Usage and Suitability of Methods for Strategic Business Process Initiatives: A Multi Case Study Research

Usage and Suitability of Methods for Strategic Business Process Initiatives: A Multi Case Study Research

Matthias Lederer (University of Erlangen-Nuremberg, Nuremberg, Germany), Matthias Kurz (QUA-LiS NRW, Soest, Germany) and Pavlin Lazarov (GfK, Nuremberg, Germany)
DOI: 10.4018/IJPMAT.2017010103
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A key objective of strategy management is ensuring the implementation of strategies in the day-to-day operational business processes of enterprises. For this purpose, researchers and practitioners developed an enormous body of methods for strategy management. However, the tremendous variety of strategy management methods makes it difficult to choose the most appropriate methods for a given challenge. In an effort to provide guidance for practitioners and researchers, this paper provides an integrated dataset of the 50 most widespread strategy design and implementation methods and links these methods to a large body of 100 case studies. Based on this dataset, commonly utilized methods, common challenges, typical objectives, and specifics of industries are examined.
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1. Introduction

1.1 Motivation

The major objective of Business Process Management (BPM) is to ensure the consistent execution of processes and to find room for further improvements (Dumas, 2013). Strategy determines the objectives (e.g., focus on innovation or cost cutting) that have to be achieved as well as the position at which the company is aiming. In literature and business practice, there is a consensus that without intensive collaboration and BPM-based integration between strategy development and strategy implementation, the company’s success might be at risk (Brenes, Mena, & Molina, 2008).

The extant literature provides a comprehensive range of methods and approaches examining how to perform tasks and processes. Yet their contribution is limited to a partial analysis. What is missing is an integrated and encompassing overview of methods for analysing the situation and providing solutions (Bruin, Verschut, & Wiestar, 2000). Typically, the focus of the business process is on certain characteristics, including performance management, information technologies, or human resources. What is needed is the understanding of the main challenges behind, which can include increasing of customer satisfaction, developing new services or boosting efficiency and effectiveness.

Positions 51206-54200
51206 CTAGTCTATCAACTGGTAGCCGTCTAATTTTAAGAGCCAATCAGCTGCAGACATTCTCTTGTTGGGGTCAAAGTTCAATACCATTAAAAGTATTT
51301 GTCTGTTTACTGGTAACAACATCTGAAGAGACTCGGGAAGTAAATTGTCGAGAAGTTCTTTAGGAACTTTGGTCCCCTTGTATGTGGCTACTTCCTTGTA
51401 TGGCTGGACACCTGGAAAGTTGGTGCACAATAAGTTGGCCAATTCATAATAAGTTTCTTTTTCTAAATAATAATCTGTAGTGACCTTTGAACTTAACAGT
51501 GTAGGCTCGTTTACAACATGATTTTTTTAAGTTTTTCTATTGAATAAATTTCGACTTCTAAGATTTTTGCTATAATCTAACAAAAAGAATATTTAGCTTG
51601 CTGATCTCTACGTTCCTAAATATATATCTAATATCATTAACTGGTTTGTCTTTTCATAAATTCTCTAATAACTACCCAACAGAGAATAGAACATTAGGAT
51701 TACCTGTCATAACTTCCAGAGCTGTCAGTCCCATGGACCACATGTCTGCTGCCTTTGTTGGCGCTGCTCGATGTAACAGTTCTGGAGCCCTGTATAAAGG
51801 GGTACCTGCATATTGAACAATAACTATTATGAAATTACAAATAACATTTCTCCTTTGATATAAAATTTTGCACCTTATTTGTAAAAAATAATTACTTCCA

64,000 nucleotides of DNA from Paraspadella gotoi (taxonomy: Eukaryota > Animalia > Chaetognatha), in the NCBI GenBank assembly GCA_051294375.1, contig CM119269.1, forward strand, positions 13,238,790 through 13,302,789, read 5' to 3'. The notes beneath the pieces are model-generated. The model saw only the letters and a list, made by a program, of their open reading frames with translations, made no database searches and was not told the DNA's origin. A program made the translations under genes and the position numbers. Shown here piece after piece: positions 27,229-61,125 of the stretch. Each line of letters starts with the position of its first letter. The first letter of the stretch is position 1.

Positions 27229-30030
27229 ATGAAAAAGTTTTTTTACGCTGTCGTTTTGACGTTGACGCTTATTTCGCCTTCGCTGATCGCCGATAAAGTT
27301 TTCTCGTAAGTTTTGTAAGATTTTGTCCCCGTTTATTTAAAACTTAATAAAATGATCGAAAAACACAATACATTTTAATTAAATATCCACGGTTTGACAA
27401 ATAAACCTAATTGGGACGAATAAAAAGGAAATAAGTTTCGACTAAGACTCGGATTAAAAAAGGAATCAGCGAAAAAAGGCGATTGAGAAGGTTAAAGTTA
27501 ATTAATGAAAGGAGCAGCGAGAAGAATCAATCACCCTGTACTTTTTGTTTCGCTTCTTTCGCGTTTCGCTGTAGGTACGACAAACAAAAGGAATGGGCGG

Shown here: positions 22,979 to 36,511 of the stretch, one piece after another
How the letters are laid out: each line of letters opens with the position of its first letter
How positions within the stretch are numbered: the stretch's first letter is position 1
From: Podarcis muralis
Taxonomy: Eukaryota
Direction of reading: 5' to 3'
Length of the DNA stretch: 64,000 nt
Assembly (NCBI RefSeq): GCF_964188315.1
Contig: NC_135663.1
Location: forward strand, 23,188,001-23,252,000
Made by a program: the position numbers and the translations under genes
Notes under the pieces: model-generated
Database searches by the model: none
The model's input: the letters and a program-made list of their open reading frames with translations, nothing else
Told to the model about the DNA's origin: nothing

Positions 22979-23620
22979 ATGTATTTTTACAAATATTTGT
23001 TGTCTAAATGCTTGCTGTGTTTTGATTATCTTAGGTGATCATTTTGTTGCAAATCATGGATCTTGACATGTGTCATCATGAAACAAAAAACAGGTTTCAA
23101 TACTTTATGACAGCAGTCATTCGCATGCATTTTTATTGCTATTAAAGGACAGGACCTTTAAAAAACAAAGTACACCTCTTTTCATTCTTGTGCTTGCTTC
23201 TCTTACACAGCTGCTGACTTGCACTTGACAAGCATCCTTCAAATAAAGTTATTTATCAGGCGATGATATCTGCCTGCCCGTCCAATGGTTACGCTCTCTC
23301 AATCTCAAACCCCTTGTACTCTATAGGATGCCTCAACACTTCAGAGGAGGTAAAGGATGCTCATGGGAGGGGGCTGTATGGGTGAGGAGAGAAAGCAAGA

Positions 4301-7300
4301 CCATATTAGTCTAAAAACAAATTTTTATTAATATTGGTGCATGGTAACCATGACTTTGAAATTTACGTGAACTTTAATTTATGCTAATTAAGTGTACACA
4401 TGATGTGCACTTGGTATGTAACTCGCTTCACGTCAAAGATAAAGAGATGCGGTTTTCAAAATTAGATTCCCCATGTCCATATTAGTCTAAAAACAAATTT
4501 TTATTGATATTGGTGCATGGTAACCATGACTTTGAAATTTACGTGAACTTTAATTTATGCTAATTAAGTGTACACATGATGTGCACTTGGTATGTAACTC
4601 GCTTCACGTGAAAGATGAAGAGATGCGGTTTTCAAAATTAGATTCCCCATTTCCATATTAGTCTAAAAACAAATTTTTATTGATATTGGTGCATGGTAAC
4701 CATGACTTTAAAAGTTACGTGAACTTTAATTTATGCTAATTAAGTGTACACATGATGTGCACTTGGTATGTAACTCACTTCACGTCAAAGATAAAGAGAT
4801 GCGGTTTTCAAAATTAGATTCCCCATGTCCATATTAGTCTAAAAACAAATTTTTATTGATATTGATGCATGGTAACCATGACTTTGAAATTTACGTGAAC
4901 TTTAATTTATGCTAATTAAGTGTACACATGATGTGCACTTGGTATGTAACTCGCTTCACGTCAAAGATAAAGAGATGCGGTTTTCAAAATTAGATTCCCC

The coordination between business strategy and process objectives is covered frequently in the literature. However, a precise reproducible pattern along with appropriate approaches and methodologies for achieving this goal is not clearly defined and identified (Lederer & Schott, 2012). Isolated management practices for linking strategy to BPM are presented in the management literature, but they are neither integrated nor structured in a holistic framework for application (Lederer, 2013). Performance measurement tools and methodologies are not able to integrate methods and tools from process management, human resource management, and workflow management. As a result, the strategic performance indicators are not linked with organizational and individual goals leading to a deterioration of the strategy (Glykas, 2011). Apart from that, business process analysts are often uncertain which method to choose for a certain project (Kettinger, Teng, & Subashish, 1997).

1.3 Research Questions

In order to overcome the challenges presented above, this contribution aims to answer the following research questions in the specific context of BPM:

  • Which methods are commonly utilized in strategy implementation projects?

  • Which methods are typically used in which industries?

  • What are typical objectives for strategy implementation projects?

  • Which methods are used to implement specific objectives?


2. Research Design

This research follows the case study methodology. A pool of case study reports serves as the basis to answer the research questions. In general, the insights of a single case study are limited due to the uniqueness of its attributes and its specific context (Yin, 2009). Translated to the field of BPM, this suggests that a single case focuses on one or a couple of methods which are applied to a specific company in specific conditions. However, the analytical benefit from a larger body of cases is expected to be greater (Yin, 2009).

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